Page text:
Blenko Crackle Glass Vases


Originally known for producing stained glass, Blenko expanded its glassware to include richly colored, oversized art glass vessels. After the market for stained glass bottomed out in the Depression of 1929, William H. Blenko, the son of the founder was forced to seek out other revenue sources and expanded glassware production to include affordable decorative housewares, including bottles and vases. Their past experience with manufacturing stained glass contributed to the vast color palette that forged Blenko’s reputation. In the mid 1940s, Blenko produced crackle glass miniatures, and by the 1960s large scale versions in both crackle and no-crackle finishes were available. The two prominent artisans for Blenko, Winslow Anderson (1947-1952) was noted for modern shapes and vivid colors, while Wayne Husted, the design director (1952-1963) was responsible for hundreds of designs produced during that period. Joel Philip Myers, Blenko’s design director (1963-1970), a skilled glass blower, was known for elongated forms, spirals, two-color and air twist stoppers.

Today, crackle glass collectors have an array of options to choose from including color, type and size of vessel. Others focus on a particular company or artist. Many of us, however simply collect crackle glass for its bargain prices, and ability to brighten even a cloudy day.

Resources: Journal of Antiques & Collectibles, Etsy


Prominant Positions – Chinese Rank Badges


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3rd Rank Civil Badge Peacock

-Daniela Belgiovine

Working in the appraisal business, we often have the pleasure of inspecting, researching, and valuing pieces of history. One such object that we have come across in the homes of several clients is the Chinese rank badge. These badges have become coveted collector’s items, but buyers must beware that new copies are being made and sold as antique originals. These badges are generally 11” x 11”. One thing to be alert of when purchasing is the smell of smoke. Many of the newly made badges have been smoked in order to give the appearance of age.

During the Ming (1368-1644) and Qing (1644-1911) dynasties in China, important men were recognized by the elaborately stitched rank badges displayed on the chests and backs of their robes. These mandarin rank badges were only earned after numerous years of intensive study, followed by three grueling rounds of examinations. There were two different groups who achieved badges, civil and military, each of which could be easily defined based on the image stitched on the badge. While each category had nine ranks, the civil badge6th Rank Military Panthers featured birds and the military badges featured animals, both real and mythical. Within each group, each rank can also be identified based on the type of bird or animal. If one wanted to rise in the ranks, there were several ways to achieve a higher status, either through passing further exams, performing service worthy of merit, or purchasing a promotion. Although only men could earn rank badges, their wives were entitled to wear badges of their husbands’ rank for official occasions. In this case, the badges were mirror images of the men’s.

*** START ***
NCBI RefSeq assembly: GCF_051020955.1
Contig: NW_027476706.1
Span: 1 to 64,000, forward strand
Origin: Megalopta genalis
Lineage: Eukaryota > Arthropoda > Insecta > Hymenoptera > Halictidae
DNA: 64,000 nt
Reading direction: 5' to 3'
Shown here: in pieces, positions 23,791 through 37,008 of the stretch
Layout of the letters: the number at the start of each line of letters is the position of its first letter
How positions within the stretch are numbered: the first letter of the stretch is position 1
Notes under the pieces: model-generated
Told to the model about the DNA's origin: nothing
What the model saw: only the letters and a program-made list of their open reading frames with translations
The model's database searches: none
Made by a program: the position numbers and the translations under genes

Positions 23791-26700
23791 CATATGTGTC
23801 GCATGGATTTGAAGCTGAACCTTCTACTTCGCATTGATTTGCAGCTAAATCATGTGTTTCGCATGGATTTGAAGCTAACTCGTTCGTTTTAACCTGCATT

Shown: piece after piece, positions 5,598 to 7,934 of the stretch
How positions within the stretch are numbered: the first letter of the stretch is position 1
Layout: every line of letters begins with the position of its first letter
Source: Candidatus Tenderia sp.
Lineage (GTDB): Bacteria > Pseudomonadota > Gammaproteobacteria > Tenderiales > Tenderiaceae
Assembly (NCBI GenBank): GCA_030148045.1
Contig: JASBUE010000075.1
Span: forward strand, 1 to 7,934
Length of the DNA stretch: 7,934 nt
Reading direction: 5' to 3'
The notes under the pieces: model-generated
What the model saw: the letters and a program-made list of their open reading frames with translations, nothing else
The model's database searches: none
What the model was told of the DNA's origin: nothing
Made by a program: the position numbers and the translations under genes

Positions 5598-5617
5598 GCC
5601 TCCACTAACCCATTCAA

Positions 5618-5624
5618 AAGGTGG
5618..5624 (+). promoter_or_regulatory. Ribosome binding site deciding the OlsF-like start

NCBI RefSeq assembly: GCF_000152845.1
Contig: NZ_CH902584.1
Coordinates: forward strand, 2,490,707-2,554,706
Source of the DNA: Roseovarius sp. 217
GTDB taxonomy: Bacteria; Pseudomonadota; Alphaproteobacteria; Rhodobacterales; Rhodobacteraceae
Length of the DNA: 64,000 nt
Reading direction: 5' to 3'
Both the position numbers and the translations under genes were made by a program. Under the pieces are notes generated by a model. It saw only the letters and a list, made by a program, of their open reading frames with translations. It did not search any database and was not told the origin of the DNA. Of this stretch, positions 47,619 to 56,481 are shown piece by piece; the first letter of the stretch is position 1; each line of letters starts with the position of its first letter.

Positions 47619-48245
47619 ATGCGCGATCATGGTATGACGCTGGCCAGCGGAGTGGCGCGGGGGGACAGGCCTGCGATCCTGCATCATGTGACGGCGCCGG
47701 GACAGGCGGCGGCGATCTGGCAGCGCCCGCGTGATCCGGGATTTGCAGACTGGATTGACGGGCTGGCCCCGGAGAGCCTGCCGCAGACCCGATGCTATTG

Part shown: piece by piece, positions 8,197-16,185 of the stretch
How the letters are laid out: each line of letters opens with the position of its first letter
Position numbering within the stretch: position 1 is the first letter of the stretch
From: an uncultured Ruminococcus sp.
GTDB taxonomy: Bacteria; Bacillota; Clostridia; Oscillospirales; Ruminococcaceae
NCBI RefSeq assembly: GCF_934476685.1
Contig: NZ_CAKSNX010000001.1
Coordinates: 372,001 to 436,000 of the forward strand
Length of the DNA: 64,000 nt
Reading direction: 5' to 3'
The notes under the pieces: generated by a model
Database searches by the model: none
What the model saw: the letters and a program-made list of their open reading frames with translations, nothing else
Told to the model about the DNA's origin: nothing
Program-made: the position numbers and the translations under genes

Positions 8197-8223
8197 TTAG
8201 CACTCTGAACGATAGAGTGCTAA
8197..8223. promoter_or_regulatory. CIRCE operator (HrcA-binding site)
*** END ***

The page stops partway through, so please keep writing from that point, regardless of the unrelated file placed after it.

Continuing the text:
The Imperial family also wore badges on their robes, bearing phoenixes or dragons. Any other motifs, such as peonies or lanterns, were worn for festivals and ceremonies by palace courtiers, and later the Imperial court. Just like the civil and military badges, the specific image identifies the individual’s position within the Imperial family. Rank badges for the Imperial family and government officials originated in the decorative roundels sewed onto the front and back of the robes of Liao (907-1125) and Yuan (1279-1368) dynasty court officials. They were adopted by the Ming dynasty in 1391, and by the Qing dynasty in 1652, at which point a decree was issued that required all civil and military officials to wear their identifying badge on the front and back of their robes.Imperial Rank Badge